Anyway, I have DHCP, ARP and DNS covered. I started work on TCP, it's now able to initiate a connection to a server. Now I need to get the actual data exchange working.

I'm also unsure this can work for any use case where the DS is used as a server, but for now we don't have to care about that. And there's always direct mode.]]>
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Updatez0rz -- by Arisotura http://melonds.kuribo64.net/comments.php?id=78 Wed, 27 Feb 2019 18:57:04 +0000

1. Coming-out, sorta.

I am, well... nonbinary, likely some flavor of girl.

I'm a bit sick of the constant assumption that internet users are male by default, or that 'there are no girls on the internet'. Other genders, trans or not, are here too.

If you don't know, you can either ask or use gender-neutral prounous, it's still better than perpetrating the 'masculine by default' norm.


2. Network shito

The issue I mentioned with the DS receiving packets addressed to the host, also happens the other way around, ie the host receives traffic addressed to the DS. This might be the cause for the lag I observed.

Still thinking of a workaround to this. May need to read about network routing and all.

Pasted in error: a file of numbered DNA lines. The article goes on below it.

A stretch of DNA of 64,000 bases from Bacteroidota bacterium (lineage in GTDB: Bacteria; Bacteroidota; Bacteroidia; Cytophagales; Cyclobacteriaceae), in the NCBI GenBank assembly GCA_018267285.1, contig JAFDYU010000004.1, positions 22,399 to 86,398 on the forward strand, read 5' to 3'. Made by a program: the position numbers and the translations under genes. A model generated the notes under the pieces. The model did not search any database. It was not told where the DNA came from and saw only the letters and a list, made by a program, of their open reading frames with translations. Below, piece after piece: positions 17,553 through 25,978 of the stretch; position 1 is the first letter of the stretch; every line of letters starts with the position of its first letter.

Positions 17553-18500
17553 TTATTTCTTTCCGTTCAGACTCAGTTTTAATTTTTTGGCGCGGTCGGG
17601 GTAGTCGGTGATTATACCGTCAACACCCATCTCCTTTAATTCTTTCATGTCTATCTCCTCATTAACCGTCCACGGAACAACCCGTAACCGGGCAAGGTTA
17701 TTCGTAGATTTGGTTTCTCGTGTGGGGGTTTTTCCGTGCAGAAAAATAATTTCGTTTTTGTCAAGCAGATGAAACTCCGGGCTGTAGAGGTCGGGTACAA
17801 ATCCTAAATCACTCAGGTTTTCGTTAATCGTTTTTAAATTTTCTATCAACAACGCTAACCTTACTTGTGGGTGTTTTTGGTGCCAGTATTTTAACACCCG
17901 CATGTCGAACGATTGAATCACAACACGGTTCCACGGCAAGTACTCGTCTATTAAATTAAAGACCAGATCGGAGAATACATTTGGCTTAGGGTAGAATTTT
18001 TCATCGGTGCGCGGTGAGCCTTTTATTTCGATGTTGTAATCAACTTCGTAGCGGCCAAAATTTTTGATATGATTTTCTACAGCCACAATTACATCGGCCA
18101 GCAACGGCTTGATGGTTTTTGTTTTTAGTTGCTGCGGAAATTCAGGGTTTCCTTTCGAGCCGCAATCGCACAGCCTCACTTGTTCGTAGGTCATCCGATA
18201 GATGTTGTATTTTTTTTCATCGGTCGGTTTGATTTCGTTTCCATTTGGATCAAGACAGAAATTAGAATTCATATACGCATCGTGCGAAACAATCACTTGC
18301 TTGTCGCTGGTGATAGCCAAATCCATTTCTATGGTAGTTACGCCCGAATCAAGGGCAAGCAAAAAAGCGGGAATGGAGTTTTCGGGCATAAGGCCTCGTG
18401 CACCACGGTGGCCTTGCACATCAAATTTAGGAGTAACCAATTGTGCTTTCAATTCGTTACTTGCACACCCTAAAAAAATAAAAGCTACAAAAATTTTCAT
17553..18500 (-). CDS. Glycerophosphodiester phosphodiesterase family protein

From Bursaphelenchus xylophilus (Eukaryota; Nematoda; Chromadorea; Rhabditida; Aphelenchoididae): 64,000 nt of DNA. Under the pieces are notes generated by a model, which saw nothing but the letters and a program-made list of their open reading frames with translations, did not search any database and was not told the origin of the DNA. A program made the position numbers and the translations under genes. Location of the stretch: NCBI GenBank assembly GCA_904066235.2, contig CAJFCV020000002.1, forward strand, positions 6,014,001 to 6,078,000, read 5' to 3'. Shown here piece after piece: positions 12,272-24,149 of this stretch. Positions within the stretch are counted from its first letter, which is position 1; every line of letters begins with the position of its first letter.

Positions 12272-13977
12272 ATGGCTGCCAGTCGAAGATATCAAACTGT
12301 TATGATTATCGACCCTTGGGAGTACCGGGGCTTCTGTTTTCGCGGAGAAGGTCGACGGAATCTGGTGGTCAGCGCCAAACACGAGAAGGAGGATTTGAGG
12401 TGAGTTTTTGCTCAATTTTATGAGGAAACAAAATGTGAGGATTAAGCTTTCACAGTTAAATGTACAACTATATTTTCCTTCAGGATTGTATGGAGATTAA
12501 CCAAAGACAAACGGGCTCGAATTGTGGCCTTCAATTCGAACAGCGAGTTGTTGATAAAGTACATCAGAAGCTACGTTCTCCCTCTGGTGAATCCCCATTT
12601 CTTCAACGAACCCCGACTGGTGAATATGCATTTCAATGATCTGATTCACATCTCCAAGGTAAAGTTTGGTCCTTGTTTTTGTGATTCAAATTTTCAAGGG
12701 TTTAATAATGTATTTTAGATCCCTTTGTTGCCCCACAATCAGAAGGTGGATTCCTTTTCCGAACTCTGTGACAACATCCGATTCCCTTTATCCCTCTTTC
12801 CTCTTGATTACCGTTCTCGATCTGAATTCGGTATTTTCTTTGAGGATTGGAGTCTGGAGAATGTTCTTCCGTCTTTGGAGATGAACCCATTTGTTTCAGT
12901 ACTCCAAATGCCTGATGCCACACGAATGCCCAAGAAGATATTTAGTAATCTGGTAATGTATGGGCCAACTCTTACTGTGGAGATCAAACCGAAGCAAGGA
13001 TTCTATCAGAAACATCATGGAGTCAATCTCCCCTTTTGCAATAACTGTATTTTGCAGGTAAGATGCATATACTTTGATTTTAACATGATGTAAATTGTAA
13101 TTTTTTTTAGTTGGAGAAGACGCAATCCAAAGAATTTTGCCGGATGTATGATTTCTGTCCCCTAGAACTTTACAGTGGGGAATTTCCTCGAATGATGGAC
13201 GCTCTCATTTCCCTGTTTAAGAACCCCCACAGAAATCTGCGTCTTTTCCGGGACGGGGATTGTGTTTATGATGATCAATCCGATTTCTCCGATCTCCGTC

That's all folks!]]>
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Indirect mode progress -- by Arisotura http://melonds.kuribo64.net/comments.php?id=77 Sun, 24 Feb 2019 12:36:11 +0000
The idea is that outgoing network traffic is altered to make it look like it's coming from the host machine, so that it will get past wifi access points without trouble. In return, incoming traffic is addressed to the host machine, so I first took the easy path of redirecting all traffic to the emulated DS regardless.

Bad idea tho.

This caused all connections on the host machine to die constantly. Reason is that on the DS, the sgIP stack is receiving TCP traffic it did not initiate (because those are destined to the host), and interfering with these connections, likely just trying to kill what it perceives as bogus connections.